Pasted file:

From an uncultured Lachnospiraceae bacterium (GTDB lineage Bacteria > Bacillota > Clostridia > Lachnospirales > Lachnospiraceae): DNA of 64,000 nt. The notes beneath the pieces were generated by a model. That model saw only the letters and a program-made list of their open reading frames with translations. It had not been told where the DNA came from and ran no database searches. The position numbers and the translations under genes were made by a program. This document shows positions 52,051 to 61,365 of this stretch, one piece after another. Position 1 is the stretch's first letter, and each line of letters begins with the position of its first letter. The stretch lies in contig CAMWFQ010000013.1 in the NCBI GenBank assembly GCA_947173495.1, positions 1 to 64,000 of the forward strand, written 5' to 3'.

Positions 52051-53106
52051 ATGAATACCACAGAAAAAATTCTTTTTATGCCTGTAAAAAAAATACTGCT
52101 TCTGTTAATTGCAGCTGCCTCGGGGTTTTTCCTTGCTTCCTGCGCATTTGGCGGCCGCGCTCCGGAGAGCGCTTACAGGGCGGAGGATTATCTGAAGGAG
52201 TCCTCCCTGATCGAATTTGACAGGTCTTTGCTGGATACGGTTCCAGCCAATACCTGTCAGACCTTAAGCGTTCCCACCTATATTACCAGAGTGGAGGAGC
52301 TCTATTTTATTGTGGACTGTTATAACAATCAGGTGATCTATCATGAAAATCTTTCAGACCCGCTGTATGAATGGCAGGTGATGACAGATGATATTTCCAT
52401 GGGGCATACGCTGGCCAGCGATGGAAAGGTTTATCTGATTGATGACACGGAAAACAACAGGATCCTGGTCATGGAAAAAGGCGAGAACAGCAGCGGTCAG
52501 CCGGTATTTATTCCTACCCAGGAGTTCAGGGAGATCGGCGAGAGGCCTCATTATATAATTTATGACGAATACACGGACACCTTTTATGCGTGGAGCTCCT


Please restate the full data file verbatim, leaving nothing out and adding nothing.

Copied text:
From an uncultured Lachnospiraceae bacterium (GTDB lineage Bacteria > Bacillota > Clostridia > Lachnospirales > Lachnospiraceae): DNA of 64,000 nt. The notes beneath the pieces were generated by a model. That model saw only the letters and a program-made list of their open reading frames with translations. It had not been told where the DNA came from and ran no database searches. The position numbers and the translations under genes were made by a program. This document shows positions 52,051 to 61,365 of this stretch, one piece after another. Position 1 is the stretch's first letter, and each line of letters begins with the position of its first letter. The stretch lies in contig CAMWFQ010000013.1 in the NCBI GenBank assembly GCA_947173495.1, positions 1 to 64,000 of the forward strand, written 5' to 3'.

Positions 52051-53106
52051 ATGAATACCACAGAAAAAATTCTTTTTATGCCTGTAAAAAAAATACTGCT
52101 TCTGTTAATTGCAGCTGCCTCGGGGTTTTTCCTTGCTTCCTGCGCATTTGGCGGCCGCGCTCCGGAGAGCGCTTACAGGGCGGAGGATTATCTGAAGGAG
52201 TCCTCCCTGATCGAATTTGACAGGTCTTTGCTGGATACGGTTCCAGCCAATACCTGTCAGACCTTAAGCGTTCCCACCTATATTACCAGAGTGGAGGAGC
52301 TCTATTTTATTGTGGACTGTTATAACAATCAGGTGATCTATCATGAAAATCTTTCAGACCCGCTGTATGAATGGCAGGTGATGACAGATGATATTTCCAT
52401 GGGGCATACGCTGGCCAGCGATGGAAAGGTTTATCTGATTGATGACACGGAAAACAACAGGATCCTGGTCATGGAAAAAGGCGAGAACAGCAGCGGTCAG
52501 CCGGTATTTATTCCTACCCAGGAGTTCAGGGAGATCGGCGAGAGGCCTCATTATATAATTTATGACGAATACACGGACACCTTTTATGCGTGGAGCTCCT